A pegboard or series of hooks on the wall can hold helmets, climbing rope, backpacks, and sleeping bags. String a rope across the wall with two hooks and you’ve got a line to hang shoes, bags, and other gear.

A lot of these tips work in a larger storage space, too. But in a garage, you probably also have space for a multi-shelf rack, where you can store heavier stuff down low and lighter stuff up high.

With shelving, storage totes are your best friend. That brings us to our next step.

Step 4: Use Labelled Totes

Heavy duty plastic totes are perfect for organizing your gear and keeping everything safe, clean, and dry. If you’re like us, you’ll want one or more big tote for each type of sport that you can label accordingly (hiking, skiing, etc.).

You might also need an entire shelf for certain activities. After all, camping means a cooler, cooking gear, and more that can’t all be put into one tote.

Within each tote, use smaller containers or bags to sort smaller items (batteries, goggles, etc.). These should also be labelled for quick access.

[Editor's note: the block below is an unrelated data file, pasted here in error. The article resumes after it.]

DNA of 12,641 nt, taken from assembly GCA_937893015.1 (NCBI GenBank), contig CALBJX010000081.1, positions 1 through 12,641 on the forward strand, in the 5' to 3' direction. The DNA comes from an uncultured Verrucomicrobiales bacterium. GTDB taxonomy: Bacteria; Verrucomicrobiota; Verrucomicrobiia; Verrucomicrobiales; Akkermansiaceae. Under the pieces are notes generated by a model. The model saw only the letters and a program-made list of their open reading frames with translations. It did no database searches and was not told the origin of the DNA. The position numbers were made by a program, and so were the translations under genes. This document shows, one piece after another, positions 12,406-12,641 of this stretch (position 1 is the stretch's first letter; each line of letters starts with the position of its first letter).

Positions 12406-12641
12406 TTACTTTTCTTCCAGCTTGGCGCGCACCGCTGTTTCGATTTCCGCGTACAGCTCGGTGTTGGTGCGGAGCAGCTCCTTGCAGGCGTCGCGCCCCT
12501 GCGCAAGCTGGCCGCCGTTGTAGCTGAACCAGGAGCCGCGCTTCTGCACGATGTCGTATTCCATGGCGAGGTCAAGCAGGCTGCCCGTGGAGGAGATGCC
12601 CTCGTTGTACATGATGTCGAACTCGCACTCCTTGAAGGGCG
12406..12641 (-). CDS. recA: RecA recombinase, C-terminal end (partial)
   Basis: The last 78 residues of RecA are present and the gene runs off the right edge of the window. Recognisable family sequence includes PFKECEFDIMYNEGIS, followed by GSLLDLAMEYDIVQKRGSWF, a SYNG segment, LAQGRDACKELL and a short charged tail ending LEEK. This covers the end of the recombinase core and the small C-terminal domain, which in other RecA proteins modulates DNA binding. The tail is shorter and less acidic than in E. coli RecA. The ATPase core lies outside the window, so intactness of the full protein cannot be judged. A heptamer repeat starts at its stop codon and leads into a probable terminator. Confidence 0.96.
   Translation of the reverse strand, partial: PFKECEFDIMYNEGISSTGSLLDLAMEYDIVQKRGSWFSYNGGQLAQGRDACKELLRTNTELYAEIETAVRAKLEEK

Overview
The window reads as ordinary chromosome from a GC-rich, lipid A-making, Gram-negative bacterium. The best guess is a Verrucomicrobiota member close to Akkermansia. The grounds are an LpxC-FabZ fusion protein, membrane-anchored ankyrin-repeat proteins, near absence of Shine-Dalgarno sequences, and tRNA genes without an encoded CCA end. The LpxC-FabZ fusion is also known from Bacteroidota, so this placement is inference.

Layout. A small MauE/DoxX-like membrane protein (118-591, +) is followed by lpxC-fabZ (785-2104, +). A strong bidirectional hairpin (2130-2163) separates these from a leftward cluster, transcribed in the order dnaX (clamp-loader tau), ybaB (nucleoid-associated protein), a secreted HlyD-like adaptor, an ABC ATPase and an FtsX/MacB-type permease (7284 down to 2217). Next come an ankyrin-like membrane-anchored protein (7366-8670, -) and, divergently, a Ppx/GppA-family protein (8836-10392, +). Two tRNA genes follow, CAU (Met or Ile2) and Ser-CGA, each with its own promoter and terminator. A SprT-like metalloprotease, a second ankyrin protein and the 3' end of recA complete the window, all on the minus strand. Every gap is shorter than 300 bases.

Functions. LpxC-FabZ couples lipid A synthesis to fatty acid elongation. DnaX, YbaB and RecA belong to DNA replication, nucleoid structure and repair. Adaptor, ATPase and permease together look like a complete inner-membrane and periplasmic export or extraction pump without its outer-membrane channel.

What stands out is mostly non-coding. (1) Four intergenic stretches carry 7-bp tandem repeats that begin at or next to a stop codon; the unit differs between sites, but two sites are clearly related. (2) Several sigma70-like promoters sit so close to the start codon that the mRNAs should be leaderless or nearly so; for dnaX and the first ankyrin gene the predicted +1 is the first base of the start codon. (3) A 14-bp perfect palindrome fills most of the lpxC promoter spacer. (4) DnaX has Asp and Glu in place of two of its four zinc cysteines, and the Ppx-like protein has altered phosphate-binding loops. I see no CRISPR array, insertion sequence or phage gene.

Organize your totes based on how often you use them. If you’ve got a tote of fishing supplies but only go out once or twice a year, that can be pushed to the back of the shelf, or placed on a higher shelf. If you’re an avid climber, that gear should be front and center.

Pro tip: Little baggies of desiccant (aka silica gel) will help keep your gear dry in storage. Put a couple in each tote.

But not every piece of gear is best stored on a shelf. Sleeping bags waste a lot of precious space. Skis are long, and you don’t want to stack anything on top of them. This kind of gear should be hung up. What a perfect segue into our next step!